As an International Doula Institute Certified doula, you will support families in a variety of situations. One option families have is to use a doula at a freestanding birth center. As a doula, it is important to be prepared to support families at every type of birth.
To be prepared, you need to know what a freestanding birth center is. You also need to know what to expect during a birth there.
Here is what you need to know about being a doula at a freestanding birth center:
A Freestanding Birth Center is Not in a Hospital
While there are many facilities called a birth center, freestanding birth centers are not within another facility. Many are located near a hospital in case of emergency. However, freestanding birth centers are truly separate birthing facilities and not built like a hospital.
Generally, freestanding birth centers are run by private midwifery practices. The type of midwives will depend on location.
In the United States, a freestanding birth center might be run by:
- Certified Nurse Midwife (CNM)
- A Certified Midwife (CM)
- Certified Professional Midwife (CPM)
- Licensed Midwife (LM)
- Direct Entry Midwife
The licensure, legality, etc., varies state to state in the US. In some states, only Certified Nurse Midwives can be licensed and are recognized as providers. In other states, CNM, CM, CPMs, LM are all recognized as well as direct entry midwives. However, in other states, beyond not being recognized and legal, direct entry, lay midwives, and even CPMs are illegal and can be prosecuted for attending births.
While some freestanding doctors could be run by a physician, it is not common. Some states do require midwifery practices to also work with an OBGYN. However, those physicians are not typically involved in running the center.
What Are Hospital Birth Centers?
Many hospitals are aware new families like a homelike and comfortable environment for birth. While birth can become medical, it is not inherently an overly medical experience. Being in a facility with laboring beds, IV poles, medical devices around, etc., can be stressful for some birthers.
Realizing the rise in freestanding birth centers, and a new focus on family centered birth, hospitals began opening birth centers. However, these centers are inside the hospital and adjacent to typical L&D wards. In these cases, even when working with a midwifery practice, hospital birth centers must follow hospital policies.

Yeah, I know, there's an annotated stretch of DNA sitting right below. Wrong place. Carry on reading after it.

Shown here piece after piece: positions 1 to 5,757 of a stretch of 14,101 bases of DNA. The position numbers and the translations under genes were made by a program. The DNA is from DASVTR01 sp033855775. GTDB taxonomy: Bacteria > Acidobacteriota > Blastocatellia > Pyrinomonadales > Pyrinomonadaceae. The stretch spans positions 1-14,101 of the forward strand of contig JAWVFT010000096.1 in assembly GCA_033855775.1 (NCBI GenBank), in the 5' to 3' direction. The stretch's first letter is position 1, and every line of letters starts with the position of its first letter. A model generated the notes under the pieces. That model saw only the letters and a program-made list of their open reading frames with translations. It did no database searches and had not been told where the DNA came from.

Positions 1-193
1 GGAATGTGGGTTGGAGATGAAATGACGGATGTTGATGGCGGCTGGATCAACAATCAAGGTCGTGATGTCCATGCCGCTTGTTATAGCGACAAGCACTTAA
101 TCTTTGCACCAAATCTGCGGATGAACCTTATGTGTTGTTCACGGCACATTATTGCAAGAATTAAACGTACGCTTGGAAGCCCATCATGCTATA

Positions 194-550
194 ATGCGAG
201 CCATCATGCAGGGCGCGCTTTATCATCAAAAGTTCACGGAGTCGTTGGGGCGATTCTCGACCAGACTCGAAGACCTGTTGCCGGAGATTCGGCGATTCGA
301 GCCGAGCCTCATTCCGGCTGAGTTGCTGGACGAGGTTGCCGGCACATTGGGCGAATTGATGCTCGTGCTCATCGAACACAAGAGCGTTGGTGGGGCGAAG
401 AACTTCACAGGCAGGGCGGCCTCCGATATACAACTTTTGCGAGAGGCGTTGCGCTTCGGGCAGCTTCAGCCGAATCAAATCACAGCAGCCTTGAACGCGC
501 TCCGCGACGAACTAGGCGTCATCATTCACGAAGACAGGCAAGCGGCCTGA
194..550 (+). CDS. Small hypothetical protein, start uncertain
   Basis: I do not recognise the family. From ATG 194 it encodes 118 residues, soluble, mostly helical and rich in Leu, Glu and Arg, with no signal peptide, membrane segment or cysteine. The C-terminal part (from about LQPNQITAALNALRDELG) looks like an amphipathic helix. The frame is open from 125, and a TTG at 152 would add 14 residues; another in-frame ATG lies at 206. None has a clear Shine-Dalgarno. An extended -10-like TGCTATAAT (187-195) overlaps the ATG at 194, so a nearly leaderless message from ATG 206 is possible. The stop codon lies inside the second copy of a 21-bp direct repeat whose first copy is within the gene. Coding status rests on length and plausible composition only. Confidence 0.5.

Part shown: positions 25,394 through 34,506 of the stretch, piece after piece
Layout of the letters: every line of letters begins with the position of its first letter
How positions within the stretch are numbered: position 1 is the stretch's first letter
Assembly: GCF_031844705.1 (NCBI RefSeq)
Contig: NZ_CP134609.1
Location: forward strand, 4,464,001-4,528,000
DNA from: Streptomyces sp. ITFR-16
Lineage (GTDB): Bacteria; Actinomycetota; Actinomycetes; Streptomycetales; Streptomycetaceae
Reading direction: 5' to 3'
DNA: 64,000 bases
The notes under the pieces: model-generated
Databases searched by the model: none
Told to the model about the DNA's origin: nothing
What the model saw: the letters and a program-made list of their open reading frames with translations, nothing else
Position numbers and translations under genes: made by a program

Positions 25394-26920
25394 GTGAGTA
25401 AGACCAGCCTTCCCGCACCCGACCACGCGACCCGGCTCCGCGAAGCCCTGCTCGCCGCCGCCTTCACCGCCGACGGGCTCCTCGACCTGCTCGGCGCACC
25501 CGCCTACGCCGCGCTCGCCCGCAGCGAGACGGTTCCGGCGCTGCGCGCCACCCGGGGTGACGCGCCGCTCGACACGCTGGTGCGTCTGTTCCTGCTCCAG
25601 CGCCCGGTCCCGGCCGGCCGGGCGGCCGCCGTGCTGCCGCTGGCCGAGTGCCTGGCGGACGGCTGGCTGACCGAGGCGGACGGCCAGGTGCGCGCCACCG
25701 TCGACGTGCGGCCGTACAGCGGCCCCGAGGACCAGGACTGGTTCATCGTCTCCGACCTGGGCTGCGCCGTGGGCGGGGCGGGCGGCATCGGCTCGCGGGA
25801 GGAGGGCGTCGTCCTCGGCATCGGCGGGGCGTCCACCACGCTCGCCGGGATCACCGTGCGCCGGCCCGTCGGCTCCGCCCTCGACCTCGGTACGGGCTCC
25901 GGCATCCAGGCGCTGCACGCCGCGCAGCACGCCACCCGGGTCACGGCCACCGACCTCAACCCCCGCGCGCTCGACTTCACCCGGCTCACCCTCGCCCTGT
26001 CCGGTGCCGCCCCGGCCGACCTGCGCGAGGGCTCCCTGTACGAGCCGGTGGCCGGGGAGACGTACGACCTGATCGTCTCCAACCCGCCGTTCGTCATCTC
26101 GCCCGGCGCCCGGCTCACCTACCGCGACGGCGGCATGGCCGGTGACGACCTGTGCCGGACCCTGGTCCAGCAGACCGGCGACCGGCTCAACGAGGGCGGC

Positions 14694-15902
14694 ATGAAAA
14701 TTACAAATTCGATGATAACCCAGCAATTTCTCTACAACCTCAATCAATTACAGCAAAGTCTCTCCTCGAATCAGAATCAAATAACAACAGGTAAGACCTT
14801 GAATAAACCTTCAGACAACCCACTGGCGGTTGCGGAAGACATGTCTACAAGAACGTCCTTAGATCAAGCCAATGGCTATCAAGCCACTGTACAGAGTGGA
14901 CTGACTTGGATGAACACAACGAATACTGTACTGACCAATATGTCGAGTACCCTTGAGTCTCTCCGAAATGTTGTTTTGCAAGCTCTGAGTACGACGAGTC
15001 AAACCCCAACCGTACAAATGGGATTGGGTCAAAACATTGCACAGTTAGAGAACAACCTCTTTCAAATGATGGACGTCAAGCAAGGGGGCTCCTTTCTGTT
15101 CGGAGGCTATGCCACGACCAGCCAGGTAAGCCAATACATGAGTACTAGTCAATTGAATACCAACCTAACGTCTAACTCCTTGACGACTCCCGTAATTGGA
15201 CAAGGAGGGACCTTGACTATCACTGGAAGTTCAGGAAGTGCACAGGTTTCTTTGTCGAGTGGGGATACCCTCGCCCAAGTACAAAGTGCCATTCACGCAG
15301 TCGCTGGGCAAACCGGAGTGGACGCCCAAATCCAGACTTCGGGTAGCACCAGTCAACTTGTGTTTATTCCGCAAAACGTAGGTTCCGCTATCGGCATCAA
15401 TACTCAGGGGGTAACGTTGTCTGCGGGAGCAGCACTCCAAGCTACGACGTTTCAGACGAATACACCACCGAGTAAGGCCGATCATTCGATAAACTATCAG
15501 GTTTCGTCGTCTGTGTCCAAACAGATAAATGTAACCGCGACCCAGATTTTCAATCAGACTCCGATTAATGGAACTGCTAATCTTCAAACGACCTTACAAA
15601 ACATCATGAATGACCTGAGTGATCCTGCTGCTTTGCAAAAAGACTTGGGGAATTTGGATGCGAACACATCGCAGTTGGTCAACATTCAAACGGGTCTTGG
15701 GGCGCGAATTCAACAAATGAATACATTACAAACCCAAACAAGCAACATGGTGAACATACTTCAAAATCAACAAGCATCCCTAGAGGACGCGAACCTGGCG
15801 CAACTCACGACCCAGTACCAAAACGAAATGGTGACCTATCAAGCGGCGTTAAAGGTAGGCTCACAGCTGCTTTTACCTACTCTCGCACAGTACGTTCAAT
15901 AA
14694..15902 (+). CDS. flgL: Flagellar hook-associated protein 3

In some circumstances, staffing issues, hours, etc., can impact availability. It is not uncommon for families to expect to use a birth center and find it is not available when they go into labor.
Hospital birth centers can be beneficial for clients who do want to birth in a hospital. However, as a doula, you can help educate clients about these differences, so they are making an informed decision when planning their birth.
What Does a Doula Do at a Freestanding Birth Center?
Some doulas wonder if they will have a role at a birth center birth. Afterall, the client is receiving midwifery care and a supportive environment. What will a doula add?
In short, they will add a lot! Much like any other type of birth, clients often labor at home before heading into the center. Providing reassurance, practical support, and comfort measures during early, and early active labor is important.
Once a client heads to a center, while a midwife and midwifery assistant (sometimes a nurse) are present, their role is still clinical. Midwives are more hands on and providing more continuous support than typical obstetrical care, however, their role remains clinical in nature. They are responsible for the health and safety of both birther and baby.
Midwives will need to assess and take vital signs, chart, and pay attention for any red flags. While many midwifery clients find they receive extra support, there are stretches during the birth where they do not have the midwife with them.
During a birth center birth, doulas are vital for providing continuous labor support. As pharmacological pain management is not an option in a freestanding center, comfort measures and movement are huge. You will support clients through natural comfort measures and positioning alongside the support of their midwifery team.
Essentially, what you do during any birth you will do at a birth center. However, you might offer some additional practical support (e.g., grab a forgotten item or do a food run), and an extra set of hands after birth.
Every Freestanding Birth Center Birth Can Benefit From Doula Support
The evidence of doula support translates to freestanding birth centers. We know births with doulas benefit from:
- Less pharmacological pain management (the most common reason for transfer is for pain management)
- Increased likelihood of reporting a positive birth experience
- Lower risk of c-section and assisted vaginal birth
- Increased breastfeeding initiation rates
As well as other benefits. Many midwives also appreciate working with doulas as the roles are different. When a client does not have a doula, they may inadvertently assume the midwife is available to be next to them for the entirety of labor. When that does not occur, clients may report dissatisfaction with their experience despite the midwife acting within their scope of practice and availability. While midwives are skilled and offer significant physical and emotional support, clinical and safety components of birth take precedence.
As you can see, your role in a freestanding birth center birth is important. Not a certified doula yet? Be sure to register today and begin supporting freestanding birth center clients.